Ziggy Reiri (Palmerston North Girls High School) leading her Kiwi Forever team to the release site
Image: DOC

Archived content: This media release was accurate on the date of publication. 


‘Kiwi Forever’ an enduring legacy conservation and cultural programme was held recently in the Tongariro district.

Date:  20 April 2018

Kiwi Forever student and DOC ranger with kiwi.
Aniwaniwa Maniapoto-Tapp (Tauhara High School) with a kiwi
Image: DOC

Tirorangi Marae, overlooked by Mt Ruapehu, hosted 16 students from the surrounding districts, four trainee teachers from Waikato University on the conservation marae-based programme, run annually for the past 13 years.

The conservation and cultural programme is sponsored by Ngati Rangi Trust, Untouched World, Genesis Energy and DOC.

The students' journey included reflection on how they use the environment for energy and resources and how every resource use decision is connected to the land. 

Genesis Environmental Coordinator Cam Speedy helped facilitate the discussion around ‘Striking the Balance’ between the needs of people and protecting the environment. 

“Each of these young people have clearly taken on a personal challenge to make a difference in the world, as a result of their Kiwi Forever experience - that is hugely rewarding for us as facilitators of the programme,” he said.

Over six days students traversed: staying on a marae, learning about tikanga; seeking out special places within the ngahere (forest) and locations along the awa (rivers); building traps; checking trap lines; visiting intakes to the Tongariro Power Schemes; supporting kiwi and whio releases and reconnecting with nature.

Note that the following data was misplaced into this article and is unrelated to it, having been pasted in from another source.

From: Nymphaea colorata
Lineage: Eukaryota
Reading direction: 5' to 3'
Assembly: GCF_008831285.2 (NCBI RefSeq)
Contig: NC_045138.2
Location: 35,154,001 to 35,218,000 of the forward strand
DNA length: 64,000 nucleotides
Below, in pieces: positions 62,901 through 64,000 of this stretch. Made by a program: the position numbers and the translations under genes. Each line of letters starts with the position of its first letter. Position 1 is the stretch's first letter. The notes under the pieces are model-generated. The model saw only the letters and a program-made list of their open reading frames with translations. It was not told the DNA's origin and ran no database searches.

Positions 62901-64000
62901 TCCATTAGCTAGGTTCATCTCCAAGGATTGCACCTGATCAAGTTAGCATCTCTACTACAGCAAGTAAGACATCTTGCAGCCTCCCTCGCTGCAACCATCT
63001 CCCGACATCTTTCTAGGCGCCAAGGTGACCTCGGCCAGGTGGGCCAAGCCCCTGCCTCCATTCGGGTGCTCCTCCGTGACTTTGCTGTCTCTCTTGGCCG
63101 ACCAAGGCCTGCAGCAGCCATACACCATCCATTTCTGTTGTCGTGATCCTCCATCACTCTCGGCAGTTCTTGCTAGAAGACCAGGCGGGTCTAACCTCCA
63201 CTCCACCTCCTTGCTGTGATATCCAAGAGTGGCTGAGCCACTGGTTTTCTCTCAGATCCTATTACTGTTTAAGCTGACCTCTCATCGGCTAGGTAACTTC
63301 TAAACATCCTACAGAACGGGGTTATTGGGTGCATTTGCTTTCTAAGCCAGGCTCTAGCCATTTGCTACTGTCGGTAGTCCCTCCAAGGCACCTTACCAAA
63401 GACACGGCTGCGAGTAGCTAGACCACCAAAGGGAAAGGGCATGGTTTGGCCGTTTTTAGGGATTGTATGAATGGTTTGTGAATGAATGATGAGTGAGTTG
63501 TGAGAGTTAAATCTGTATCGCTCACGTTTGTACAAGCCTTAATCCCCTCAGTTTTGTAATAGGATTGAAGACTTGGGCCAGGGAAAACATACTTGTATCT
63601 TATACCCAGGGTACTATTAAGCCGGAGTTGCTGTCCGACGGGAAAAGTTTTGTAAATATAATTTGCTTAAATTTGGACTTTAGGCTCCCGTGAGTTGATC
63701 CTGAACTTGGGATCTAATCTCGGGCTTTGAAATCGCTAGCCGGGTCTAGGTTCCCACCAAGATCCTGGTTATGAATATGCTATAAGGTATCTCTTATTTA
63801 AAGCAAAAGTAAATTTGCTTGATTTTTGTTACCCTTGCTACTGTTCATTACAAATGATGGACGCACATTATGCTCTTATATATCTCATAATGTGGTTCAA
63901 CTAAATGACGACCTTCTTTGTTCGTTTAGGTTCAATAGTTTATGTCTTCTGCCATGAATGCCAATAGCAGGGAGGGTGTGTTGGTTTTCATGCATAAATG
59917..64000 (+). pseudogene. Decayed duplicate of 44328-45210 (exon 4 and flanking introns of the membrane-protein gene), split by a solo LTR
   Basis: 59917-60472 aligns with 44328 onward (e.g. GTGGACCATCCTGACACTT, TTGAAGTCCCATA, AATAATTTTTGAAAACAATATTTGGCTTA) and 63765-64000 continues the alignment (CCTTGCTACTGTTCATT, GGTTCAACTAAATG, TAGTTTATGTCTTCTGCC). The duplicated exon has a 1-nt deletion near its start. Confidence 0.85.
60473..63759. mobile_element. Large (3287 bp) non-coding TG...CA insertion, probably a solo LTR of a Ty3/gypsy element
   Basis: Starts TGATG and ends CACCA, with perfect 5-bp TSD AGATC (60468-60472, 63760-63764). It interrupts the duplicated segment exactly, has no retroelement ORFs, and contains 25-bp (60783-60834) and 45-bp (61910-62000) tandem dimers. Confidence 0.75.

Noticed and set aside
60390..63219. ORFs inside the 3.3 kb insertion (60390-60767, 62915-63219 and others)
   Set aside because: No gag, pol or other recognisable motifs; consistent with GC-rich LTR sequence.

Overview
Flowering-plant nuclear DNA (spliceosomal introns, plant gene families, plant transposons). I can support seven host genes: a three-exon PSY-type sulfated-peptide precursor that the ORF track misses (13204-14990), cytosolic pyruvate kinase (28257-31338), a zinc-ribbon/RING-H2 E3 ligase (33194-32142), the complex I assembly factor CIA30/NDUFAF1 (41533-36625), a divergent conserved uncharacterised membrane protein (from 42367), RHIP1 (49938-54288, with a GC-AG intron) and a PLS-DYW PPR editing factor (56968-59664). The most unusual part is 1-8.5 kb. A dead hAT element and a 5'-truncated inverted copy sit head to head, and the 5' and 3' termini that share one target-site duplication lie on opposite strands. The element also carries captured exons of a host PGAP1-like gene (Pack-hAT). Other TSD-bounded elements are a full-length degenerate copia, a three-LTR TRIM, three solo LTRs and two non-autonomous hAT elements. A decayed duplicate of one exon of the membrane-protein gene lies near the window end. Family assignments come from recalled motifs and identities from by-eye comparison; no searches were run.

The depth of the students’ reconnection with nature was summarised by one student’s quote during the final presentations “ko au te awa, ko te awa ko au - I am the river and the river is me”. 

DOC Operations Manager Bhrent Guy acknowledged the students’ personal journey and encouraged them to share their conservation knowledge and help make a difference.

“I am confident the seeds sown with them this week will remain with them forever and in the future they will have an appreciation of a Māori perspective of the importance of their relationship with the land which will shape their own conservation views and contributions,” he said. 

A recent survey of past Kiwi Forever students has confirmed the benefits of Kiwi Forever are long lasting and conservation and understanding of cultural values have been embedded within students. 

Survey results commented that showed as a result of Kiwi Forever, students joined local conservation groups, helped activate changes in their own communities and sought chances to learn more to help care for their environment. 

“The whole experience was incredible! It has opened so many doors for me, opened up my soul and heart to Māori cultural values and gave me experiences which I had never had before. I was able to build a whanau with the other participants, release a whio, build traps, see Genesis dams, forestry impacts, talk about the mauri of rivers, participate in trapping, monitor kiwi, speak to an audience, etc. It was all absolutely incredible,” said past student Sian Moffitt (2014).

"It seems the Kiwi Forever programme has sent out enduring ripples of knowledge and experiences and has a bigger impact than the founding members originally conceived – it's a legacy project, long may it continue", said Stacey Faire, Tongariro Community Ranger.

If you are a past Kiwi Forever student and wish to reconnect with DOC, email sfaire@doc.govt.nz.


For media enquiries contact:

Email: media@doc.govt.nz

Back to top